On the Interpretation and Use of the Bible with Reflections on ExperienceWritten by Ronald S. Wallace Reviewed By Richard S. Briggs
This is an odd book: more pastoral than academic and yet presented as a would-be academic contribution, although as a contribution to what is not entirely clear. It is nevertheless easy to read and thoroughly edifying. Wallace essentially reflects on a long career of reading and teaching the Bible and makes some good and compelling points of a more or less theological nature on how to use it, and occasionally on how to interpret it.
The reader is introduced anecdotally to Wallace’s view of the Bible. He offers three main presuppositions for his study: inspiration (where the Gospels ‘resound’ as if ‘God himself were speaking them’); revelation (God shows us what he is like); and ‘salvation history’ (the Bible is history with a purpose). This last perhaps reveals the book to be a product of its author’s time, as do two later chapters entitled ‘Central Issues in Interpretation’ which treat typology and allegory as the only such issues. Much of the time what Wallace says is balanced and reasonable (allegory can be overdone but has value; typology has a clear NT warrant but again can be stretched), and he frequently chastises his own younger spiritualising excesses. But it is hard to believe that these are really the central issues in interpretation today, and what is of merit in them would, I suspect, be widely taken as read.
Similarly, chapters on ‘Interpreting the Text’ and ‘Applying the Word’ reflect a mildly Barthian Reformed approach and speak wisely and warmly of allowing a vision of God to provide a framework for exegesis. He focuses on the ‘spiritual’ context (the church as a worshipping community) as a more fundamental requirement than the academic one but without down-playing good historical-critical hard work. His reflections on ‘application’ explore how the ten commandments should be read Christologically. In a brief chapter on ‘Openness and Surrender’ he marshals Calvin and Luther to the task of claiming that sheer spiritual stubbornness is a large part of our problem in reading the Bible. All these points are well made and well taken.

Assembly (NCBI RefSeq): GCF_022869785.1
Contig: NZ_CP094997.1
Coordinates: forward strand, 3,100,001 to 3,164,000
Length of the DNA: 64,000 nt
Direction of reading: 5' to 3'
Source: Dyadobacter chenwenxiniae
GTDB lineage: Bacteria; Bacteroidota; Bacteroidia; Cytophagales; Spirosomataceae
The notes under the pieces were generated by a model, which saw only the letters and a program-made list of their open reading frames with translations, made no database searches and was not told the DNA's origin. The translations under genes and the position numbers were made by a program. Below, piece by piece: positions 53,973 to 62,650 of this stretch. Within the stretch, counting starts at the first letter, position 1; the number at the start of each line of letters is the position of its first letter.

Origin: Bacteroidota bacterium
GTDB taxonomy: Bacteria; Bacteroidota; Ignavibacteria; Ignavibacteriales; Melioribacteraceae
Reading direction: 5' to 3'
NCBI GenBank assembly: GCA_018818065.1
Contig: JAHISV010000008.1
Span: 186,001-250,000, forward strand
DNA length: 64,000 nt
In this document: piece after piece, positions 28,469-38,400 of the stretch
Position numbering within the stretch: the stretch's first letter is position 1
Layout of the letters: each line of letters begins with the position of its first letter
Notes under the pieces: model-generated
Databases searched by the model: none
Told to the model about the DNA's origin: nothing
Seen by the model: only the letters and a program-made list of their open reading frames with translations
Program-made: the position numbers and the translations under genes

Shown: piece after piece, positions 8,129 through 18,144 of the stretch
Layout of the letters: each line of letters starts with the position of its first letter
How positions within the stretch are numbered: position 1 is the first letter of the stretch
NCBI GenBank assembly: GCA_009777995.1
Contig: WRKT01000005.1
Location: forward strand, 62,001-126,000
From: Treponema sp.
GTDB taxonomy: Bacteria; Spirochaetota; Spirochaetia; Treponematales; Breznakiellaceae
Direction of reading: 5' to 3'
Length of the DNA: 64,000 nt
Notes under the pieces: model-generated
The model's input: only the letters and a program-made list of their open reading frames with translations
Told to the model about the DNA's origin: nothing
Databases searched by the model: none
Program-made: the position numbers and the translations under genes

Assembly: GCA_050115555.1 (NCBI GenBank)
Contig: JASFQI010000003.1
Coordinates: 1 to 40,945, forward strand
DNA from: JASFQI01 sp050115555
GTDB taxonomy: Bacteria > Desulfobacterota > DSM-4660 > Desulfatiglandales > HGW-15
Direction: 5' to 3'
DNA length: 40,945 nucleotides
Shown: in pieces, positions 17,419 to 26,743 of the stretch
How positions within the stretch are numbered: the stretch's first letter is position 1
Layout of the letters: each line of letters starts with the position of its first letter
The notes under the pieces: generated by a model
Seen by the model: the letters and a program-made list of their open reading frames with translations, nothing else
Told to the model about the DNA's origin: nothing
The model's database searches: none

For all this the oddness is never far away. Wallace makes the bizarre decision ‘superficially to clutter the book up with references to my sources of information’ in order to ‘give it a possible circulation within the wider academic community’. In fact the footnotes are entirely superficial and frequently leave us none the wiser: names with short titles, no publication details, sometimes just editors or article titles with no reference at all, and in precisely two intriguing cases references to recent works which are averred to have ‘little similarity’ with his own discussion. One thinks of Lesslie Newbigin’s approach here, and suspects that Wallace should have taken the road less footnoted. In the notes we do have, Barth beats the Reformers by a short head, and Von Rad brings up the rear. Again this leaves the reader feeling like a listener to someone else’s problems. Perhaps tellingly, the closing chapter focuses on the need to recover a firm belief in miracles as a key to seeing the Bible as historically reliable. It seems to me unlikely that this is quite where we are at in our credulous age of supermarket spirituality.
I found myself agreeing with Wallace much of the time, but finding myself hard-pressed to imagine a student to whom I could recommend this. As a devotional resource it might fare better, but its semi-academic style will deter casual readers, and irritate academics.
Richard S. Briggs
Cranmer Hall, Durham